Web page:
Going to your doctor is important, since diagnosing Aspiration Pneumonia requires a chest x-ray and a blood test. Given the possibility of the infection worsening, starting antibiotic treatment as soon as possible is really key.

    Rarity:
    Rare
    Top Symptoms:
    fatigue, cough, shortness of breath, fever, coughing up green or yellow phlegm
    Urgency:
    Hospital emergency room

Trouble Swallowing Treatments and Relief

Oropharyngeal and esophageal causes of trouble swallowing have different treatments. It is important to see your physician promptly in order to get the proper trouble swallowing treatment.

  • Oropharyngeal: Since oropharyngeal dysphagia is a problem with how your throat muscles move, your physician may refer you for swallowing therapy where you can learn different exercises and techniques to better coordinate your swallowing and stimulate the nerves that trigger swallowing.
  • Esophageal: Treatments for esophageal causes often involve widening and expanding the esophagus.

    • Dilation: This is a special procedure that uses a scope with a special balloon attached to stretch and expand the width of the esophagus.
    • Surgery: Obstructive causes such as cancerous tumors, diverticulum and other outgrowths can be removed with surgery.
    • Medications: Difficulty swallowing associated with GERD are often treated with prescription oral medications that help reduce stomach acid.

In addition to the treatment above try the following lifestyle changes to further help alleviate your trouble swallowing symptoms:

  • Modify eating habits. Eat smaller, more frequent meals. Chew food slowly and thoroughly. Cut food into smaller pieces if necessary.
  • Avoid foods that cause you trouble.
  • Avoid alcohol, tobacco and caffeine. These factors can make heartburn and GERD worse.

FAQs About Trouble Swallowing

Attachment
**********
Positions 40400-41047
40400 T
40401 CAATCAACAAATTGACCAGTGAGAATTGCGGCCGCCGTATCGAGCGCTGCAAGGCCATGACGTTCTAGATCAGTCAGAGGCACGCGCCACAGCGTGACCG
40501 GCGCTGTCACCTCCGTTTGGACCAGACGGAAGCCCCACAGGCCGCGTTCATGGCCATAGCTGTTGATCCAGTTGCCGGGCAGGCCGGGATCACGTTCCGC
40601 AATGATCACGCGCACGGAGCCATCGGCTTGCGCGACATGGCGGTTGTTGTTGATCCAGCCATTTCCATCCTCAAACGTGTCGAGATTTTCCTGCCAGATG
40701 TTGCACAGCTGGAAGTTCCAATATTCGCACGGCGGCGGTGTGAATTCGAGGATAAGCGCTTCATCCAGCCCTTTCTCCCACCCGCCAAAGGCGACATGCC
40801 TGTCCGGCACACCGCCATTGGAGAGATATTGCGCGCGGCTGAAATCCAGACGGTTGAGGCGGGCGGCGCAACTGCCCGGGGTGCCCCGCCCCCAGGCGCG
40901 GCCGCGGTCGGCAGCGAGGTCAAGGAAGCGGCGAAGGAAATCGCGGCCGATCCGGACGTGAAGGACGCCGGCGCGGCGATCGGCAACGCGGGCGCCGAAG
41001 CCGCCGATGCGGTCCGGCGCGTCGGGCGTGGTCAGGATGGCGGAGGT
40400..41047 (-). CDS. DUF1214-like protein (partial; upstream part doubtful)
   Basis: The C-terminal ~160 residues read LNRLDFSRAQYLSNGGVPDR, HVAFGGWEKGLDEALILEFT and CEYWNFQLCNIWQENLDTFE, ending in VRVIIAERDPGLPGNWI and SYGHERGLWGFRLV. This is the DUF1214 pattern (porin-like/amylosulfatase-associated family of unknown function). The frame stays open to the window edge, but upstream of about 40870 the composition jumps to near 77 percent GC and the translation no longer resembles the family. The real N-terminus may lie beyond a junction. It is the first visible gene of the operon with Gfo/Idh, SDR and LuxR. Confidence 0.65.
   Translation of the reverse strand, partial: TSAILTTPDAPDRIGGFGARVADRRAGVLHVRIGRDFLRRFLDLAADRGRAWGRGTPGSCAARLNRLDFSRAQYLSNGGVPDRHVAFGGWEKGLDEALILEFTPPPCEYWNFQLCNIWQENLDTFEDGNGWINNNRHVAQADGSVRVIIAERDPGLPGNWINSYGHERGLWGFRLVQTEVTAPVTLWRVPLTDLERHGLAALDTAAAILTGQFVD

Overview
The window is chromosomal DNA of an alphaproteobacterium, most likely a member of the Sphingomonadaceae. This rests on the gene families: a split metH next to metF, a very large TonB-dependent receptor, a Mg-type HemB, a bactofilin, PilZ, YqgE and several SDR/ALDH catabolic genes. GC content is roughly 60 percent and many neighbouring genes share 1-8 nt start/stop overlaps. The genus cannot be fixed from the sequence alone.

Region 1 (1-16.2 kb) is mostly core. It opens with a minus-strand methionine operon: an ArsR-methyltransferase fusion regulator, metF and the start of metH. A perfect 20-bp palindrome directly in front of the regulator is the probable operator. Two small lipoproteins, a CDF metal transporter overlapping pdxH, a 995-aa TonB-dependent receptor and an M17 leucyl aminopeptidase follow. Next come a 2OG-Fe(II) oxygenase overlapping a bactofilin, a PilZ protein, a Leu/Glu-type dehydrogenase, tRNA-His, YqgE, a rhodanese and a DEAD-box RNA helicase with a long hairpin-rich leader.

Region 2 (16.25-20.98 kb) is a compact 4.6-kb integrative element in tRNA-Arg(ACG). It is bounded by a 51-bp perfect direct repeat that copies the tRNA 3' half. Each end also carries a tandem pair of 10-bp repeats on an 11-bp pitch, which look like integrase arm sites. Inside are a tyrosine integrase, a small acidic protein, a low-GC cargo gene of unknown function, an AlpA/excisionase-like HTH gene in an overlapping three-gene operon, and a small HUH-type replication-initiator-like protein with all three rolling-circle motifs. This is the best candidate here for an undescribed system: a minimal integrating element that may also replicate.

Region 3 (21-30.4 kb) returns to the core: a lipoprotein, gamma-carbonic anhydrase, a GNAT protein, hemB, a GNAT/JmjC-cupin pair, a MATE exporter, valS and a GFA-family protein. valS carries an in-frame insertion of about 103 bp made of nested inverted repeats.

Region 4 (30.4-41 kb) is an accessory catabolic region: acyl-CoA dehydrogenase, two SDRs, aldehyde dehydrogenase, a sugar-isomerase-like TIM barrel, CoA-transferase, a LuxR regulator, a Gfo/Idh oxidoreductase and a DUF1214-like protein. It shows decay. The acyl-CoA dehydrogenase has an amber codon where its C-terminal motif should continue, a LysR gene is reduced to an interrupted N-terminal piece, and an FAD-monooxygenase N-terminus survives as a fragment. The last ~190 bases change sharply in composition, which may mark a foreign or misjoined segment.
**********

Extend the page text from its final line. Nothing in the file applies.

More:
Here are some frequently asked questions about trouble swallowing.

Can anxiety cause difficulty in swallowing?

Generally, no. Anxiety does not cause difficulty swallowing. It can, however, cause dry mouth which can cause difficulty chewing and swallowing — particularly dry foods like crackers. Other common causes of difficulty swallowing are a common cold or sore throat and allergies.

Why do I feel like I have a lump in my throat?

A lump in the throat is a condition that commonly accompanies anxiety and is known as globus sensation. Globus sensation does not have a known cause, though some theorize that it may be because of increased muscle tension. It is not known to be connected to any actual negative physical consequences.

Can your thyroid cause you to have trouble swallowing?

Yes, a significant increase in the size of your thyroid, called a goiter, or enlargement of the thyroid gland, can cause difficulty swallowing. The thyroid sits along the front of the neck and enlargement is often caused by insufficient iodine in the diet. Because of the position of the thyroid, it can cause difficulty swallowing.

Why do I have difficulty swallowing and breathing when lying down?

There are two common causes of difficulty breathing while lying down. The first is related to your weight. For overweight individuals, it can be difficult to draw breath into the body because of the amount of body mass the chest has to lift when lying flat. Additionally, body mass around the neck can lead to obstructive sleep apnea, which causes increased resistance to flowing air while sleeping. Additionally, if you have fluid backup into your lungs because of congestive heart failure CHF), this could cause difficulty breathing while lying down (orthopnea), which is alleviated by numerous pillows to elevate the upper body or sitting in a chair.

When I have a sore throat why do I have difficulty swallowing?

A sore throat often causes difficulty swallowing because of either the swelling or the pain. The swelling from a sore throat can cause a narrowing of the pharynx and make it harder to fit hard or large food items past the esophagus. At the same time, a severe sore throat can be painful enough to make it less desirable to swallow or make the process feel more difficult.

Questions Your Doctor May Ask About Trouble Swallowing

  • Q.Any fever today or during the last week?
  • Q.Have you been feeling more tired than usual, lethargic or fatigued despite sleeping a normal amount?
  • Q.Do you currently smoke?
  • Q.Have you experienced any nausea?

If you've answered yes to one or more of these questions, check our trouble swallowing symptom checker.

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Trouble Swallowing Symptom Checker Statistics

  • People who have experienced trouble swallowing have also experienced:

    • 5% Pain With Swallowing
    • 4% Sore Throat
    • 4% Fatigue
  • People who have experienced trouble swallowing were most often matched with:

    • 26% Acid Reflux Disease (Gerd)
    • 17% Iron Deficiency Anemia
    • 3% Irritable Bowel Syndrome (Ibs)
  • Source: Aggregated and anonymized results from visits to the Buoy AI health assistant (check it out by clicking on “Take Quiz”).

Trouble Swallowing Checker

Take a quiz to find out why you’re having trouble swallowing.